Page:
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Pollster John Zogby discusses NASCAR Dads, the evolving Latino voting population and the potential of a Trump-Clinton presidential race

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“I ran for mayor in 1981, and thankfully I didn’t win,” pollster John Zogby told the Campaign Battlegrounds class. Mr. Zogby began as a self-described “left-wing political activists” before migrating to professional polling.

In the mid-1980’s Mr. Zogby began polling local races, something unseen in the field at the time but is now considered common practice. By 1994, Mr. Zogby was conducting polls for Richard Murdoch, generating information for Fox News and the New York Post . Two years later, Mr. Zogby was polling for Reuters and NBC News.

Zogby was the first pollster to coin the term “NASCAR Dads.” He explained, “Weekly Wal-Mart shoppers are one of the key groups, when they are with Obama his approval rating is good. When they are against him, his approval rating is not.”

For this election season, Mr. Zogby suggests the most decisive demographic will be what he terms, “First Globals.” Coined “millennials” by others, Mr. Zogby suggests, “There is a clear demarcation on foreign policy attitude at the age of 50. Those older than 50 believe in ‘American Exceptionalism’ – the idea America plays an exceptional role in foreign policy. Those below 50 are more cautious about foreign policy.”

Mr. Zogby also discussed how the Latino participation has evolved. “In 1992, Latino voters were 4 percent of 92 million voters . Now they are 10.1 percent of 132 million voters,” Mr. Zogby explained. During our discussion, Mr. Zogby also commented on the decline in support for Republican candidates among Latinos.

“George W. Bush won 40 percent of the Latino vote, John McCain won 31 percent, Mitt Romney won 29percent. In 2010. Latino voters turned out at 70 percent and voted 80 percent Democrat,” Mr. Zogby shared.

On the phenomenon of Donald Trump, Mr. Zogby said, “I thought he would be a summer fling. All the rules have been broken and anytime he breaks the rules he does better.”

On Hillary Clinton, Mr. Zogby said he has met her several times and has personally told her, “I don’t really know who you are.” He further suggested, “It’s easy to see how [a Trump-Clinton race] becomes competitive. Not trusting a candidate,” he told the class. “is powerful.”

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Elections analyst Henry Olsen shares his thoughts on the GOP presidential candidate race


“There are four factions of the Republican Party,” Henry Olsen of the Ethics and Public Policy Center (EPPC) shared with our class, “you have your moderates or establishment candidates, the evangelical voters, very conservative seculars and then your somewhat conservatives.” According to Mr. Olsen, it is the movement and allegiances of these four factions that dictate the outcome of Republican Primaries. The 2016 Primary fits this model, with one exception.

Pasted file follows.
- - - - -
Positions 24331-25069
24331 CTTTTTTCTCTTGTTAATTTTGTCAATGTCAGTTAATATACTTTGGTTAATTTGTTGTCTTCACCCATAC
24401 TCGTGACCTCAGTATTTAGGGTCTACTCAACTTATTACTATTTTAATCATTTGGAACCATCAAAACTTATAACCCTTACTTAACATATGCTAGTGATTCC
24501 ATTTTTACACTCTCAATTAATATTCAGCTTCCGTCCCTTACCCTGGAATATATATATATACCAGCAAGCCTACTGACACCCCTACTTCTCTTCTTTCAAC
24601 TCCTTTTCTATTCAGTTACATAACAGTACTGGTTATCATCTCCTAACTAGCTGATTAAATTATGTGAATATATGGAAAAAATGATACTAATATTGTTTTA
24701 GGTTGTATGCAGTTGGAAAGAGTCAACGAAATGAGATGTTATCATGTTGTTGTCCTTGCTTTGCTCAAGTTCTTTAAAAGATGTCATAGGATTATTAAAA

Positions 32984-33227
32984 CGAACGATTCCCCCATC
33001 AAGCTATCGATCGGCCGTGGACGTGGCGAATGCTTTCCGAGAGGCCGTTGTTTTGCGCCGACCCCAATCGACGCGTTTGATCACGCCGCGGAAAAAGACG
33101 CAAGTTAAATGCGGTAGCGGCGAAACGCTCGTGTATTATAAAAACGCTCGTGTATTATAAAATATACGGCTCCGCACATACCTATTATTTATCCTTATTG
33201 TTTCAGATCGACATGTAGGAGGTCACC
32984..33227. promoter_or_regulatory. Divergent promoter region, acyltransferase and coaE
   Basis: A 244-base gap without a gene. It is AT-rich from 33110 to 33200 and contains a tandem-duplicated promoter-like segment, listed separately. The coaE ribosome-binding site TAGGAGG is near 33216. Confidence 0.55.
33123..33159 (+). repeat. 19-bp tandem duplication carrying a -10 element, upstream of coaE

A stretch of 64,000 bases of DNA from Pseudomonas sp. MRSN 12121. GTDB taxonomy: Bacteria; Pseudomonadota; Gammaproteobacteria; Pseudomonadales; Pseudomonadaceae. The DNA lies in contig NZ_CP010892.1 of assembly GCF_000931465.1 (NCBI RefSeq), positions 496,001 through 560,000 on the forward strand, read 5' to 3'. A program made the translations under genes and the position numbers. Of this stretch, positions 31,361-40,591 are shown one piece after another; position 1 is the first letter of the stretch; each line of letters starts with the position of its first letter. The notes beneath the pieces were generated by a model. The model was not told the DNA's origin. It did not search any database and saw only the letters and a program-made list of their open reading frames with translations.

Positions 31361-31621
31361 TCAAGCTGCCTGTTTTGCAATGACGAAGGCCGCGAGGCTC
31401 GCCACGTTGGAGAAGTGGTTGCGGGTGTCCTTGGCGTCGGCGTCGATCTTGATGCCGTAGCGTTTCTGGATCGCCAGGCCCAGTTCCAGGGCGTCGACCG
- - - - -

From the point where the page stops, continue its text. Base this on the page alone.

A self-described “political junkie,” Mr. Olsen analyzes elections for the EPPC and blogs for the center as well as the National Review.

“Trump doesn’t quite fit. He is attracting people on a class base, not ideological,” Mr. Olsen said. “Senator Rubio appeals to ‘somewhat conservatives’ – whereas Kasich appeals to ‘moderates.’” Not surprisingly, Gov. Kasich did well in New Hampshire, a state Mr. Olsen described to the Campaign Battlegrounds class as 45 to 49 percent moderate and the most moderate of early voting states.

Throughout our conversation, Mr. Olsen shared his insights on many recent events, including the Iowa Caucuses. Mr. Olsen noted that the polls were largely accurate. However, the voters’ capacity to change their minds was underestimated, resulting in a surprise win for Senator Ted Cruz.

On Governor Bush’s campaign, Mr. Olsen referred to a blog post he had written comparing Jeb to Rip Van Winkle, suggesting Governor Bush had taken a twenty-year nap, entering the 2016 campaign prepared to run in 1996. Clearly, the Jeb Van Winkle problem was real, contributing to the governor’s suspension of his campaign following the South Carolina caucus.

In our discussion, Mr. Olsen also cautioned against stereotyping Southern Republican primary voters as exclusively Evangelicals.

“John McCain beat Mike Huckabee in Texas in 2008,” Mr. Olsen reminded the class. Suggesting those Southern states are not necessarily committed to the most religious candidate.

As for the current state of the GOP race, Mr. Olsen noted “three candidates are still viable.” Updates to Mr. Olsen’s interpretation of the current primary process can be found on his blog for the National Review.